Adams Papers

From John Adams to John Marshall, 11 August 1800

Quincy Aug 11 1800

Dear Sir

On Saturday I received your favor of the 26th ult. The German letter, proposing to introduce into this country, a company of schoolmasters, painters, poets &c all of them disciples of Mr. Thomas Paine, will require no answer. I had rather countenance the introduction of Ariel & Caliban, with a troop of Spirits the most mischievous from Fairy land—The direction, to deliver the Sandwich to the Spanish Minister, on the requisition of the King of Spain, as the case is stated, no doubt accurately, in your letter, I believe was right, & it was better to do it promptly, than wait for my particular orders in a case so plain. Respecting Bowles, I wrote you on the 31st of July, that I thought General Wilkenson & Mr. Hawkins should be written to. I now add that I think the Governors of Georgia, Tennessee & the Mississippi territory, should be written to, to employ all the means in their power, to preserve the good faith of the United States, according to the fifth article of the treaty with Spain. How far it will be proper to order Gen Wilkenson to cooperate with the Spanish government or military forces, it will be proper for the heads of departments to consider. I can see no objection against ordering them to join in an expedition against Bowles, where ever he may be, in concert with the Spanish forces at their request. The only danger would arise, from misunderstandings & disagreements, between the officers or men. In my letter of 31 ult. I also requested you to give a civil answer to the Chevalier, assuring him of our sincere friendship for the Spanish government & nation & of our resolution to fullfill the treaty with good faith. This letter I hope you received—On the 1st of Aug. I wrote you on the subject of a sum in gross to be paid, instead of going through all the chicanery, which may be practicable under the treaty. I most perfectly agree with you, & the Heads of department that the proposition merits serious attention. My only objection to it is, one, that cannot be seriously mentioned. I am afraid that as soon as this point of dispute is removed, such is their habitual delight in wrangling with us, that they will invent some other. Some pretext or other for venting their spleen & ill humor against us, they will always find. This however cannot be gravely urged as a reason against setling this quarrel. I am willing you should write to Mr King instructions on this head Take the opinion however of the heads of department on the letter, before you send it. If they are unanimous with you for going as far as a million in the latitude to be given to Mr. King in the negociation, I will agree to it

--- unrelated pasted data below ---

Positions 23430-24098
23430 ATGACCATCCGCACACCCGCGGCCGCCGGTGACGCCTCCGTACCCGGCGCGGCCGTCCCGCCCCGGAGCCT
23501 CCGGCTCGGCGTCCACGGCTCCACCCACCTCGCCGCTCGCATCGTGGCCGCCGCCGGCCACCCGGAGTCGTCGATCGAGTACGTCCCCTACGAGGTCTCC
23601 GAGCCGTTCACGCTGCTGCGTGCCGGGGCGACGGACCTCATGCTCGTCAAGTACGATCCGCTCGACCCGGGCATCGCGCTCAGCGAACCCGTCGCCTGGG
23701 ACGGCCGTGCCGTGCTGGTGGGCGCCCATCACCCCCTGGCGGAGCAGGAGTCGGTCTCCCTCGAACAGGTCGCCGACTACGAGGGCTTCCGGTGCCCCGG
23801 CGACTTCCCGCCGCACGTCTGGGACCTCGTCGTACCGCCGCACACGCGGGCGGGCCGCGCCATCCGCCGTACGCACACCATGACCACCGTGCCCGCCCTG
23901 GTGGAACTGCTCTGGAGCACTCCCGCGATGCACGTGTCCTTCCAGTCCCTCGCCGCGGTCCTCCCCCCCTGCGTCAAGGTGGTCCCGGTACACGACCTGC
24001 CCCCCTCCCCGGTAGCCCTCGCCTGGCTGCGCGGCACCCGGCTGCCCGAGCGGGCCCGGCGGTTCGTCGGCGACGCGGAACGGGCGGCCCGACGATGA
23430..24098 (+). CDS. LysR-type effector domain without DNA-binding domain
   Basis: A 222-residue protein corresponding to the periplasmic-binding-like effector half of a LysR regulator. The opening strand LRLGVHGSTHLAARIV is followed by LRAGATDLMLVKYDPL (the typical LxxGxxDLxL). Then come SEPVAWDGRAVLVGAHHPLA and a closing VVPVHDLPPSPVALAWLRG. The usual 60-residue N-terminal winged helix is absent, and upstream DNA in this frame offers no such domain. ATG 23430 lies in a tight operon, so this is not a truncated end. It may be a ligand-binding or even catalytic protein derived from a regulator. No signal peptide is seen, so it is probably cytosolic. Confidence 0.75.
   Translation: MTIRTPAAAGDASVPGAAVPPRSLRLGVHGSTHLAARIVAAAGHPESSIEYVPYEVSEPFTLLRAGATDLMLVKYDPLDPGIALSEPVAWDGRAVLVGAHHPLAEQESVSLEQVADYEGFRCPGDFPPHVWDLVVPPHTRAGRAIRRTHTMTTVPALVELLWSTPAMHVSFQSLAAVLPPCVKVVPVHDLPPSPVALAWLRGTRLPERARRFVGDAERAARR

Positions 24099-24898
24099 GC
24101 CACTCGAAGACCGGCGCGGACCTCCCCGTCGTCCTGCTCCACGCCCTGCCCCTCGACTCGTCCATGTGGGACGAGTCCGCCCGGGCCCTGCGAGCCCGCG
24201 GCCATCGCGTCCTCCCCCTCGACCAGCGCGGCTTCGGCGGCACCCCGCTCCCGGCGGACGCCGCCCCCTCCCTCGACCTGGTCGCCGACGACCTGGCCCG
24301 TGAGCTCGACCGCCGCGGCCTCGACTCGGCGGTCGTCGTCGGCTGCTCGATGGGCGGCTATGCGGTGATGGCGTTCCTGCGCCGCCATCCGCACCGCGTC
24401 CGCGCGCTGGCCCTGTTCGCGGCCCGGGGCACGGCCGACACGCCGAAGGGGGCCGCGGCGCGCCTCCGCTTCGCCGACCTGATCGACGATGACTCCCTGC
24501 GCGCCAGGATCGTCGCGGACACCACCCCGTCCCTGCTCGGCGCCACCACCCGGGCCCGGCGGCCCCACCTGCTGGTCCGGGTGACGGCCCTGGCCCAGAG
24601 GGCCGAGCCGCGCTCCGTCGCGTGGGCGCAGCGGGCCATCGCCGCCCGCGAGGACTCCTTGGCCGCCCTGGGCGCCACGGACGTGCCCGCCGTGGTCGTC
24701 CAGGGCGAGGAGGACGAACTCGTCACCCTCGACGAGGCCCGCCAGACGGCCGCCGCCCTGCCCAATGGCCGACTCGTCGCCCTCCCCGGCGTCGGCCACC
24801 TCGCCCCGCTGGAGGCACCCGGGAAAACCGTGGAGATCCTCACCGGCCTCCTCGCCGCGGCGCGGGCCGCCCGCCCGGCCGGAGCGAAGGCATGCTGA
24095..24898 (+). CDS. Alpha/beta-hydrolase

With the utmost esteem

MHi: Adams Family Papers, Letterbooks.

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